Clicking on our order submit button:

(1) Displays a printable(print button) thank you page with all details of order. Also a note stating that a confirmation e-mail has been sent.

(2) Confirmation e-mail with all order details sent automatically to customer. We do not process any order where this confirmation e-mail is returned to us as undeliverable.

We state on the order form next to the e-mail entry:
"All orders are confirmed by e-mail. If e-mail is returned to us as undeliverable, we will not process your order."
When bona fide customers read this they make extra sure the e-mail address is correct.

Orders where the e-mail is undeliverable are set aside. We attempt to reach these customers by phone to confirm the purchase and get the correct e-mail address. If this attempt fails, the order is cancelled.

(3) Copy of order is sent to our own e-mail address.

(4) Order database is loaded with customer info.

All the above is done automatically from a sendorder.php page which is the form action of the submit button.

Our shopping carts are Javascript and we use session cookies to collect product info. The Javascript cart is faster and, for the customer, more secure as all processing is done on their computer. All validation of order fields including email address, phone numbers, credit card numbers, etc. is done using Javascript rather than dog slow "back and forth to the server" validation as with CGI/Perl carts. We test for cookies and Javascript on product pages with an alert if they try to add an item in the cart without them enabled.

In another database we collect customer info from those who click off during the checkout process. We try to analyze from where they clicked off (determined by the data collected to that point) why they dropped off. We look at the products they ordered to see if they are priced competitively aginst others offering the same. We add their e-mail address to a special list offering a special discount coupon.

There's a lot more we do but that above gives you an idea how concerned and focused we are on customer conversions.

6:15 pm on Jan 18, 2003 (gmt 0)

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what will happen when I click the submit button?

Thanks Nell, but what I meant is that this is a question that customers have as they use the cart. Along side my submit buttons I say things like "clicking the button below will take you to the payment form. Your information will be encrypted and sent using a secure connection".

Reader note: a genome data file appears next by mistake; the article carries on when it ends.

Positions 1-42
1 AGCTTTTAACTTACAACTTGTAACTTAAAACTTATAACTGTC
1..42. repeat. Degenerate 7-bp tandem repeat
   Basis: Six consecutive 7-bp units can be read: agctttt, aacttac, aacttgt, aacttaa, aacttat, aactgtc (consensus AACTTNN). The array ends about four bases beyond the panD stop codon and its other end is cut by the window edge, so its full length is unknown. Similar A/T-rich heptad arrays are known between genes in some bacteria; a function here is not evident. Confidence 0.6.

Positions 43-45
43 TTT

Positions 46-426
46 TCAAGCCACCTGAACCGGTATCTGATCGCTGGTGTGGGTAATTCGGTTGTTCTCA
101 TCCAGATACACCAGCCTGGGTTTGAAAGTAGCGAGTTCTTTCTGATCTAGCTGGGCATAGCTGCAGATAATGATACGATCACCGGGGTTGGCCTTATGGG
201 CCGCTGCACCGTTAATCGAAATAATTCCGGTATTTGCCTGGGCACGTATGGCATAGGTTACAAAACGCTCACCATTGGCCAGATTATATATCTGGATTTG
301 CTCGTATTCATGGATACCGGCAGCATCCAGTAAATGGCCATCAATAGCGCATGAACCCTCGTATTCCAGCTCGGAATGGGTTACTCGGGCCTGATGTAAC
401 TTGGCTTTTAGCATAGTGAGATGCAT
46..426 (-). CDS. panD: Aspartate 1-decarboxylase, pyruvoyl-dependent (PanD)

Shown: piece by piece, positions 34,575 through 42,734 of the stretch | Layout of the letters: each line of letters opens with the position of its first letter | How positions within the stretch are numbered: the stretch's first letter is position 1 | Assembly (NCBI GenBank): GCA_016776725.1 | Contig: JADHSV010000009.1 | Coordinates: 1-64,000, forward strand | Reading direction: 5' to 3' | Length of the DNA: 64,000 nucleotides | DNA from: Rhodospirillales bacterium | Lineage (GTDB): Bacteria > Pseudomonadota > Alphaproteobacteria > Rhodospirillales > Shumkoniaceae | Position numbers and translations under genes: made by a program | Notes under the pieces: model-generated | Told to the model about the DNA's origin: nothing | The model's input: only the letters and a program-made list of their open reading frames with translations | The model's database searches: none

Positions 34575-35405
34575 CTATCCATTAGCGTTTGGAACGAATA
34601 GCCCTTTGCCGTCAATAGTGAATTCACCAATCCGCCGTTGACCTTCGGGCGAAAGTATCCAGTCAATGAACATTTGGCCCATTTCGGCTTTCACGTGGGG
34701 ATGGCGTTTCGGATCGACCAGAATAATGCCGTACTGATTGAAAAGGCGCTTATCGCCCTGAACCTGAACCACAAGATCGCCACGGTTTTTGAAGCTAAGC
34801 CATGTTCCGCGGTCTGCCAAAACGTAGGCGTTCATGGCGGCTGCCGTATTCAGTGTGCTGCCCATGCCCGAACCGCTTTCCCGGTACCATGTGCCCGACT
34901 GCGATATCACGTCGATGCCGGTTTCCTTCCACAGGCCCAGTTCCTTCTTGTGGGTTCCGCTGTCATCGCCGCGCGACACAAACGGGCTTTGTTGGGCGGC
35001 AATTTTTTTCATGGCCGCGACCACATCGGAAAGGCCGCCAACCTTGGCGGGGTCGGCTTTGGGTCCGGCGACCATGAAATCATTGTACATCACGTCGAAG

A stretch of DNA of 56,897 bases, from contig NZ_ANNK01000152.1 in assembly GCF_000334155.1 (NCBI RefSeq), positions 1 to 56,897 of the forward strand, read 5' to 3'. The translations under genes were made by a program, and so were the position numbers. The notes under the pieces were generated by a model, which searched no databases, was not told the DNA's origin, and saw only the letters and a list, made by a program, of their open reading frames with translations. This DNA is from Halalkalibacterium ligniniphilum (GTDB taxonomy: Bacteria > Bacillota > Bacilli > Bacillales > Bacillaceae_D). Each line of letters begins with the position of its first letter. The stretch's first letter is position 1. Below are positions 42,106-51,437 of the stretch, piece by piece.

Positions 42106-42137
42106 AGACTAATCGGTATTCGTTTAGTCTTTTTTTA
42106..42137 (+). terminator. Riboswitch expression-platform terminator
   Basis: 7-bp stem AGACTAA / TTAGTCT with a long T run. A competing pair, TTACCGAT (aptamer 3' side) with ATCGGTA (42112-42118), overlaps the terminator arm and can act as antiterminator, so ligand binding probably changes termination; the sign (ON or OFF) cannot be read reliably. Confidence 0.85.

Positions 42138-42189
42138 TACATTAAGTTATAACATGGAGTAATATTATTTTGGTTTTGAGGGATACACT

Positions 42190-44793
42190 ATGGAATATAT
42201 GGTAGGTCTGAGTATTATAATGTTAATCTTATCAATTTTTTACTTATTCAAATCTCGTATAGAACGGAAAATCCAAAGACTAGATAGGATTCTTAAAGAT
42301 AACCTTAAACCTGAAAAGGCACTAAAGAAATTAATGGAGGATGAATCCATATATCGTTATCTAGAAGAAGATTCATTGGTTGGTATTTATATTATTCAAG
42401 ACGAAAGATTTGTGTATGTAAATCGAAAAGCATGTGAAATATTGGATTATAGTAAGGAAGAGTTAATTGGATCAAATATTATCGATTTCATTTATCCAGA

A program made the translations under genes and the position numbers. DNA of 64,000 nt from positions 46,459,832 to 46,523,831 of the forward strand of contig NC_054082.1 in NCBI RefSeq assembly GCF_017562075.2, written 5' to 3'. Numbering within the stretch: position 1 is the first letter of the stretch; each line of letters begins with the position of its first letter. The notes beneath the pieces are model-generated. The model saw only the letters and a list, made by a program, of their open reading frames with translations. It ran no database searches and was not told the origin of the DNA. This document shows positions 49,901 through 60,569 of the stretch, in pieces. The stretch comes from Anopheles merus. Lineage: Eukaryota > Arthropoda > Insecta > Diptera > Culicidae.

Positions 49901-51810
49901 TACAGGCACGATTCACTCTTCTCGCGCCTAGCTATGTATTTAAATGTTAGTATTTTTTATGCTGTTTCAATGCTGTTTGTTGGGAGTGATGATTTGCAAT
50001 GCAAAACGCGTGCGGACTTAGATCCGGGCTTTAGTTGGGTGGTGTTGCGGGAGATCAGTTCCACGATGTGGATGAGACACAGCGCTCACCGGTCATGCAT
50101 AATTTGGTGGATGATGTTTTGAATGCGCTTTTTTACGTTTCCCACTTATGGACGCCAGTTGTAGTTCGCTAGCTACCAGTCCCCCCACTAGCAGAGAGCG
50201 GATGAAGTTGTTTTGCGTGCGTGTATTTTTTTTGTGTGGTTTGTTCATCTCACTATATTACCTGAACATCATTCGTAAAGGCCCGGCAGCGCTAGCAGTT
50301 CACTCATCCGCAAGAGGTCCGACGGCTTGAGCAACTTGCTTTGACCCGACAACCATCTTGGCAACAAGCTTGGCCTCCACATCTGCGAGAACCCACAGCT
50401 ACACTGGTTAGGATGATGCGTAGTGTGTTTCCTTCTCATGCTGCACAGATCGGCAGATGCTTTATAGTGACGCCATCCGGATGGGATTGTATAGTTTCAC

And then below the final submit button: "after pressing submit your card will be charged for $xxx.xx ... for your protection all data is encrypted, blah blah... next page will display a receipt blah blah... if you have any question you can contact us at blah blah... you will receive your product within blah blah... your info is kept confidential blah blah..."

It seems like a lot of info, but this point in the sales process I believe people DO read, and very carefully.

6:38 pm on Jan 18, 2003 (gmt 0)

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We also use Javascript to limit one click of the submit button. This prevents double orders and resulting customer concerns over double charging.

Also a phone number next to the submit button with a statement "if you have any problems or questions with your order please call toll-free XXXXX"

We have a link on the home page to an "ordering" page. On this page we have links to 4 other brief standard forms.
(1) Order Cancellation Form
(2) Item Return Form
(3) Item Exchange Form
(4) Billing Inquiry Form

After customers read this they feel more comfortable about ordering. On our customer service page we have a simple real time clock with the time displayed. A statement says

"If the time on this clock is between 10am and 9pm M-F a customer service representative is available at toll-free XXX to take your order or answer any questions you may have."

This makes it easy for people in different time zones to know when customer service people are available without having to make calculations or calling only to find you are closed.

9:50 pm on Jan 18, 2003 (gmt 0)

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Online, it's easy to compare prices.
Just open a few browsers and add products to the cart from a few different stores to compare totals.

Also, no personal interaction between customers and sales people.

Our retail customers need this: They want to know, what's the best protein bar or this or that.

If your online store can integrate some kind of interaction between customers and sales people or if you know the type of questions or concerns the customers have, try to address these issues right away.

Most products on the market today are complicated.